THC and CBD can cause adverse effects, but they’re not quite the same.


THC is best known for its psychoactive side effects, which include anxiety, paranoia, euphoria, and impaired memory, and reaction time. It can also cause red eyes, increased heart rate, dry mouth, sleepiness, and dizziness. 


CBD doesn’t have any mind-altering effects but may cause low blood pressure (hypotension), diarrhea, dry mouth, lightheadedness, and sleepiness.


However, medical studies looking at the benefits of CBD for individuals suffering from epilepsy and psychotic disorders suggest that these side effects are not consistent across populations and may be considered mild, especially when compared to other drugs that are used to treat similar conditions. (9). 


CBD vs. THC: The High

As noted earlier, the biggest difference between CBD and THC is that the latter causes intoxication. CBD, on the other hand, cannot make you high. 


In fact, research suggests that CBD counteracts THC’s psychoactivity by indirectly preventing it from binding to your body’s cannabinoid receptors (10). This may explain why cannabis strains with higher CBD levels are not as intoxicating.


CBD vs. THC Sources

Another major difference between CBD and THC is in how they’re sourced. Cannabis plants come in two main varieties: marijuana and hemp. Most THC products are made from marijuana, which is high in THC.


Conversely, most CBD products are extracted from hemp, a variety of cannabis with high CBD but extremely low (<0.3%) THC levels. 


CBD vs. THC Legality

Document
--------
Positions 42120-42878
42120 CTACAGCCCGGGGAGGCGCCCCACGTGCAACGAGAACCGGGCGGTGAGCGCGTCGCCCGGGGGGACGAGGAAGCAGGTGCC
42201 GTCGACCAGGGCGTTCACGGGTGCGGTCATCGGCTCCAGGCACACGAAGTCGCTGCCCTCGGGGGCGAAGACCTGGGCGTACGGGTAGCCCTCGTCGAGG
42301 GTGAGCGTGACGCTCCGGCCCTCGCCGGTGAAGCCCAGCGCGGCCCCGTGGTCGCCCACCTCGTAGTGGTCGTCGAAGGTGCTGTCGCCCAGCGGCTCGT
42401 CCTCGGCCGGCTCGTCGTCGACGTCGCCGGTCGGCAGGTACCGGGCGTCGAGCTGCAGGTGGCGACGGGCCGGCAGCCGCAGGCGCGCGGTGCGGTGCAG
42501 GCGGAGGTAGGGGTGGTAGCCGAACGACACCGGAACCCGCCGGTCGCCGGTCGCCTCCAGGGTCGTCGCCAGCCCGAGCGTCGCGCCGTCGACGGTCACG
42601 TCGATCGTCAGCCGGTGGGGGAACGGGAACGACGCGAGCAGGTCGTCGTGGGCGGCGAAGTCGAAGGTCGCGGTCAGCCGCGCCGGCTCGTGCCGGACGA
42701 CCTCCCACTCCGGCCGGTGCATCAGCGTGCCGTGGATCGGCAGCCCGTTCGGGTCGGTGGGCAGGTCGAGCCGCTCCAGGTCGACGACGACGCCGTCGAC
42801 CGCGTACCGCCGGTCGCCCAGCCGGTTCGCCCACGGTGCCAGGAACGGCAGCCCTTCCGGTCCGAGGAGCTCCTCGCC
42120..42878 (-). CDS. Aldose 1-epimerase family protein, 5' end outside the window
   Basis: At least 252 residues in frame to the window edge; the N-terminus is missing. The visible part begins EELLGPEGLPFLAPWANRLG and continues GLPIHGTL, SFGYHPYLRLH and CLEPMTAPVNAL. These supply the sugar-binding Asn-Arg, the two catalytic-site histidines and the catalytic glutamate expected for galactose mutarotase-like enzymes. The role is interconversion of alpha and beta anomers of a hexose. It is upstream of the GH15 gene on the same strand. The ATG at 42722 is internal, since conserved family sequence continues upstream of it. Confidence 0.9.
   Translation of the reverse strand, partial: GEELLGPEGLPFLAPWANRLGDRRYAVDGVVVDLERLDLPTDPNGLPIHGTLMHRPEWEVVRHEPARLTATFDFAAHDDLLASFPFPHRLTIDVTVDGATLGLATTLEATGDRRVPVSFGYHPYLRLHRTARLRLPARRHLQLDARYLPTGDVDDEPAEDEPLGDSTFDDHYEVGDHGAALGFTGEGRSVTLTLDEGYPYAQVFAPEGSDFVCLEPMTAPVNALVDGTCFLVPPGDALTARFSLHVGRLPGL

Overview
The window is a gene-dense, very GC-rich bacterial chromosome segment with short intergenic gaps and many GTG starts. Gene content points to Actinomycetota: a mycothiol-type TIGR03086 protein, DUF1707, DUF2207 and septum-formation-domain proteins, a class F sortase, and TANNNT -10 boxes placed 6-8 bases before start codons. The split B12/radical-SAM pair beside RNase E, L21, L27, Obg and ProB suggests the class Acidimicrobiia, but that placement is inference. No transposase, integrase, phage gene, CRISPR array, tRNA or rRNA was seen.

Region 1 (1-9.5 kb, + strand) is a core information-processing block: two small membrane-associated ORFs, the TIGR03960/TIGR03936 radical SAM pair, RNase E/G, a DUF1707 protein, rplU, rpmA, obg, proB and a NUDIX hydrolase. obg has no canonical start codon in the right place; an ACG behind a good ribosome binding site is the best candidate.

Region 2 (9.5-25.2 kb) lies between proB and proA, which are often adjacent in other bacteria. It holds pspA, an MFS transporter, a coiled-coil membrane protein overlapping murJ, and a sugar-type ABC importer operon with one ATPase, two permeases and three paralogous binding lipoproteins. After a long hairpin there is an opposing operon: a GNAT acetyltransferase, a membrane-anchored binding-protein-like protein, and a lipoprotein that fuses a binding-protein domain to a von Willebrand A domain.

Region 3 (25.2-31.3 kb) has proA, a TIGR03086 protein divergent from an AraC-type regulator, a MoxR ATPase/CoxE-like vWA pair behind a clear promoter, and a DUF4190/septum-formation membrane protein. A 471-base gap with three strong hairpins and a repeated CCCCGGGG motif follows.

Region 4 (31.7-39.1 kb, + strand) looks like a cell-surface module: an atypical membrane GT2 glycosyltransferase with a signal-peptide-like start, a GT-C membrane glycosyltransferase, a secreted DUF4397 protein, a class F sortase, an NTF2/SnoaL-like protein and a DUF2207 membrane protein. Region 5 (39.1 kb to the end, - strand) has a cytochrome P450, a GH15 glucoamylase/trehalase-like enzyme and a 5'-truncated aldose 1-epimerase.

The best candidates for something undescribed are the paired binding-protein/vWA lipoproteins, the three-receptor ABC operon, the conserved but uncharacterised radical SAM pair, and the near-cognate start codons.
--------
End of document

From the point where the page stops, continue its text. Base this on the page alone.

The 2018 Farm Bill made hemp and hemp-derived products such as CBD oil legal at the federal level in the United States. Hemp is also legal in many other countries because it doesn’t contain enough THC to cause intoxication.


Marijuana and THC, on the other hand, are illegal in the U.S. at the federal level and in most places around the world because of their potential psychoactive effects. This means that any CBD products made from marijuana plants are also illegal.


However, many American states allow access to marijuana for medical reasons and some have even completely legalized it for recreational use.


CBD vs. THC Product Forms

CBD and THC can also differ in the kind of products they appear in. THC is most commonly used in the form of dried, whole-plant cannabis which also contains smaller amounts of CBD. 


Meanwhile, most people use CBD in the form of CBD oil, which can either have pure CBD or whole-plant extract providing the full range of cannabinoids, terpenes, and other active compounds found in hemp.


Both THC and CBD can also appear in other whole-plant cannabis preparations such as tinctures, capsules, edibles, and topical products.


Furthermore, the two cannabinoids can be used in purified preparations called isolates, which contain only that single cannabinoid. 


Examples of these isolates include pharmaceutical drugs containing man-made forms of THC to help with nausea and vomiting caused by chemotherapy. The CBD isolate drug Epidiolex is used for treatment-resistant epilepsy.